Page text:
Chore Dart Board. Every house member throws a dart for the day, that day that person is doing that chore. This psychologically shifts the blame off of you. If you throw a dart and it hits a chore, you feel like it was your poor decision to throw the dart in that way. Change it up a little with bonuses E.g: I.O.U chores, Chore Free Day or a prize of some sort. Make it a game.

Chore Sheet. It’s probably the most controlling option, but things get done. Plus when someone isn’t home- they pick up the slack the next day as they got to skip. There’s a variety of downloadable chore sheets from the Microsoft Office program. Alternatively you can find one here and here.

If you’re a mother, the chore dart board and chore wheel are probably the best options. As children can see it like a sort of game. If you are in a share house or rental accommodation with a friend then it’s likely that you’re mature enough to have a conversation and agree to fair terms on the Chore Sheet.

The cleaning has to be done and one person shouldn’t be stuck with it all regardless of accommodation type.

In our house, we have a chore sheet (which hasn’t been followed once since it’s introduction)- however we have dealt with a Housemate War that somewhat hindered the shared duties.

Good luck with whichever deadly avenue you choose to wander down!

Quick Healthy Cheap Spaghetti

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Quick Healthy Cheap Spaghetti
4 for two nights
Cooking Time:
1/2 an hour
Prep Time:
15 minutes
You can get all the below ingredients at Aldi for about 20 dollars.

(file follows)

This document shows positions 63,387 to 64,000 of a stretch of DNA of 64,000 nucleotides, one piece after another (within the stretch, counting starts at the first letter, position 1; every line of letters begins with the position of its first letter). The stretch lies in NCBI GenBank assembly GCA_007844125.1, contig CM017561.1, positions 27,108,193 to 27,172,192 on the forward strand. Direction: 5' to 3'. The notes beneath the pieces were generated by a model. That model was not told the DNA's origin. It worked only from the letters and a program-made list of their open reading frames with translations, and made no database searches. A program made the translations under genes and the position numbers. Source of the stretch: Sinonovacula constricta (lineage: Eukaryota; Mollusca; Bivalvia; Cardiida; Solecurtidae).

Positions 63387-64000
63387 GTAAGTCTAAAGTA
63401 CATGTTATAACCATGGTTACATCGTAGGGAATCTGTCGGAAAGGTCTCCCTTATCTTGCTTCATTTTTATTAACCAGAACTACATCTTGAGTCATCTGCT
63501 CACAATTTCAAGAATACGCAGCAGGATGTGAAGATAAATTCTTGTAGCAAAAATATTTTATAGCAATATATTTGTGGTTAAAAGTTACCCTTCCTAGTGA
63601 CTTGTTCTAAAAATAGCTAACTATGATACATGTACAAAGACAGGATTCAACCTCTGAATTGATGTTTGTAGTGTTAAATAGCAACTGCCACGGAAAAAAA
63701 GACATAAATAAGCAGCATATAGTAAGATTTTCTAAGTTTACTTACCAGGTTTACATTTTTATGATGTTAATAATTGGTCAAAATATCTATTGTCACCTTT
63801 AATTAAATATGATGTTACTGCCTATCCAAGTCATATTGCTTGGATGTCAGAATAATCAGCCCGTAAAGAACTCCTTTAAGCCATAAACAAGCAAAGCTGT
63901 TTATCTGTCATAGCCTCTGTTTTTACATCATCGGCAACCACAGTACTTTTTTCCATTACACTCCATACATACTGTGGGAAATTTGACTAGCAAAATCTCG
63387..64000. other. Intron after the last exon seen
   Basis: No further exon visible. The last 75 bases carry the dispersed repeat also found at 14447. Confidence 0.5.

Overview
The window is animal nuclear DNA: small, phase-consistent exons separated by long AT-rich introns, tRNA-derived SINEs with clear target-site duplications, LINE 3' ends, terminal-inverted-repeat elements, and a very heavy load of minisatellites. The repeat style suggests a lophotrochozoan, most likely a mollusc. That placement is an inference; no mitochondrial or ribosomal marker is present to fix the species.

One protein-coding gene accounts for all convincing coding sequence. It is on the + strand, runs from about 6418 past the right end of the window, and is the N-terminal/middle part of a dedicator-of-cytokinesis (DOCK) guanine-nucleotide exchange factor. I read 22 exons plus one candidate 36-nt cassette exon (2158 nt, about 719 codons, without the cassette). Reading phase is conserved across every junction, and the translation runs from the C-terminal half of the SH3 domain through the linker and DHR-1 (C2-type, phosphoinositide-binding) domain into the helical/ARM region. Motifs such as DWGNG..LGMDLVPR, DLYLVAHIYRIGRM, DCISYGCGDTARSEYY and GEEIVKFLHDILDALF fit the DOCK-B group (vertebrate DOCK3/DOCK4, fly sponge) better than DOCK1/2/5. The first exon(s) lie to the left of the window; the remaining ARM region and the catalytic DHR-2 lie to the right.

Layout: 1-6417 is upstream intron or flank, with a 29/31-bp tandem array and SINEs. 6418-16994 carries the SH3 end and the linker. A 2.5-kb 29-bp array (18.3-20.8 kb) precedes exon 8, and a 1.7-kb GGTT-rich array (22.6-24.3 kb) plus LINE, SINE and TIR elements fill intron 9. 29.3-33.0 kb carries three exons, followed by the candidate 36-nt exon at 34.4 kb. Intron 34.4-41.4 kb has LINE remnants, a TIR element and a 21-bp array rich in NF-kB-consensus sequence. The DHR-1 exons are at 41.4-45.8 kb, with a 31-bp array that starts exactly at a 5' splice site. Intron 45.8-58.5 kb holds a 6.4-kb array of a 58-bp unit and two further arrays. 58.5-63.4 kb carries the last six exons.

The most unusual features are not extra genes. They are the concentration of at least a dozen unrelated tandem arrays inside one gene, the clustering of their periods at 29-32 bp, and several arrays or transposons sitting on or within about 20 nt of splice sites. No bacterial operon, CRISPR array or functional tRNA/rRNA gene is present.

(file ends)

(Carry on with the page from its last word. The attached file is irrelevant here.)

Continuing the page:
1 zucchini
2 cloves of garlic
1 onion
1 carrot
5 cherry tomatoes
1 Roma tomato
2 handfuls of spinach
1 handful of mushroom
7-800 grams of mince-Lean or premium (adjust according to Per Person numbers)
2 glasses of pasta sauce (we also found Aldi’s Pasta bake sauce works brilliantly and tastes delicious)
1 loaf of garlic bread


  • Pre chop and dice all your vegetables, separate into three bowls (one bowl for spinach and cherry tomatoes/Roma tomato and mushroom, the second bowl for carrot, zucchini and garlic, the third for onion). The bowls (while making more dishes) make it easier to know what to add next.
  • Set your hot plate to high and grab a large saucepan (It should be big enough that when the sauce is added you have about a 5-7 cm layer of meat and sauce.)
  • Spray the saucepan with the cooking spray or use olive oil to coat the base.
  • Add the mince and cook until almost browned- Separate it with a spatula or slotted turner to ensure it cooks through.
  • Add onion and garlic and mushroom, cook until almost browned.
  • Add the bowl of carrot, zucchini and cook for another 3-4 minutes.
  • Add the tomato/spinach bowl and cook until the spinach shrinks and wilts.
  • When all ingredients have been mixed in and are cooked off, add the two jars of pasta sauce (rinse with 1/4 cup water to get all the sauce and add a little more volume to end result).
  • After ten minutes on medium heat, add some mixed herbs, a little salt, or another seasoning of your choice to flavour.
  • Place Garlic bread wrapped in foil into oven, cook for ten minutes, unwrap foil and cook for another 5.
  • When garlic bread is cooked through, remove spaghetti from heat and serve into bowls.
  • The remainder can be placed in Tupperware and either kept cold or frozen for up to 2-4 weeks.
  • You can use parmesan cheese on top to add further flavour.
  • Top with grated cheese to add a thick texture to the spaghetti as well as extra flavour (we prefer tasty).

This recipe is perfect when you are running low on funds and time. It can be made in larger quantities and split into Tupperware to feed a family of four for about a week. You will need a stock pot and the ability to adjust the ingredients accordingly. This is a family favourite in our household. You may struggle to get kids or teenagers to accept all the vegetables.